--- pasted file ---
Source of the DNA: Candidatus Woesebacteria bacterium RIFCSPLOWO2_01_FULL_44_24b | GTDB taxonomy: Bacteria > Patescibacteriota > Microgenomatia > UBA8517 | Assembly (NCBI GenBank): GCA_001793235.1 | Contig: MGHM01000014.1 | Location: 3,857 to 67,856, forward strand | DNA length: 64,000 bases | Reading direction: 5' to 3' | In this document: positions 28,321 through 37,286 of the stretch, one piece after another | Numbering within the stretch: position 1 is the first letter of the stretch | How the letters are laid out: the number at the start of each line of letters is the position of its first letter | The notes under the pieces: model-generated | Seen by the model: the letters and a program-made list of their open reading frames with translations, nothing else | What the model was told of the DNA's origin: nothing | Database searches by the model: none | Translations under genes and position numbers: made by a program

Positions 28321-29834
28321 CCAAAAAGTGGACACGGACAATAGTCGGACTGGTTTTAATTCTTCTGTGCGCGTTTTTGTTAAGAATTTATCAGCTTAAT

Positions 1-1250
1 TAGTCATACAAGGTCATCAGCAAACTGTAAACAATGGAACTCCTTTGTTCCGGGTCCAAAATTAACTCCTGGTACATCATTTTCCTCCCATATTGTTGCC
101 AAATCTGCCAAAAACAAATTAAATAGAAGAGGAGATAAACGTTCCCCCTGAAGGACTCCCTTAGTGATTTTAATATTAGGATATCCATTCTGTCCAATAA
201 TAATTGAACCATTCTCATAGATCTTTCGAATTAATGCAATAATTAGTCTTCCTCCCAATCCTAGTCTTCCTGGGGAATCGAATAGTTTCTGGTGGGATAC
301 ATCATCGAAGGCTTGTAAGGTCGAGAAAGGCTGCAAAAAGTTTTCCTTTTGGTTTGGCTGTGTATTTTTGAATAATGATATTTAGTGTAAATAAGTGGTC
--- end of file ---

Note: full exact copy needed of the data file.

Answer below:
Source of the DNA: Candidatus Woesebacteria bacterium RIFCSPLOWO2_01_FULL_44_24b | GTDB taxonomy: Bacteria > Patescibacteriota > Microgenomatia > UBA8517 | Assembly (NCBI GenBank): GCA_001793235.1 | Contig: MGHM01000014.1 | Location: 3,857 to 67,856, forward strand | DNA length: 64,000 bases | Reading direction: 5' to 3' | In this document: positions 28,321 through 37,286 of the stretch, one piece after another | Numbering within the stretch: position 1 is the first letter of the stretch | How the letters are laid out: the number at the start of each line of letters is the position of its first letter | The notes under the pieces: model-generated | Seen by the model: the letters and a program-made list of their open reading frames with translations, nothing else | What the model was told of the DNA's origin: nothing | Database searches by the model: none | Translations under genes and position numbers: made by a program

Positions 28321-29834
28321 CCAAAAAGTGGACACGGACAATAGTCGGACTGGTTTTAATTCTTCTGTGCGCGTTTTTGTTAAGAATTTATCAGCTTAAT

Positions 1-1250
1 TAGTCATACAAGGTCATCAGCAAACTGTAAACAATGGAACTCCTTTGTTCCGGGTCCAAAATTAACTCCTGGTACATCATTTTCCTCCCATATTGTTGCC
101 AAATCTGCCAAAAACAAATTAAATAGAAGAGGAGATAAACGTTCCCCCTGAAGGACTCCCTTAGTGATTTTAATATTAGGATATCCATTCTGTCCAATAA
201 TAATTGAACCATTCTCATAGATCTTTCGAATTAATGCAATAATTAGTCTTCCTCCCAATCCTAGTCTTCCTGGGGAATCGAATAGTTTCTGGTGGGATAC
301 ATCATCGAAGGCTTGTAAGGTCGAGAAAGGCTGCAAAAAGTTTTCCTTTTGGTTTGGCTGTGTATTTTTGAATAATGATATTTAGTGTAAATAAGTGGTC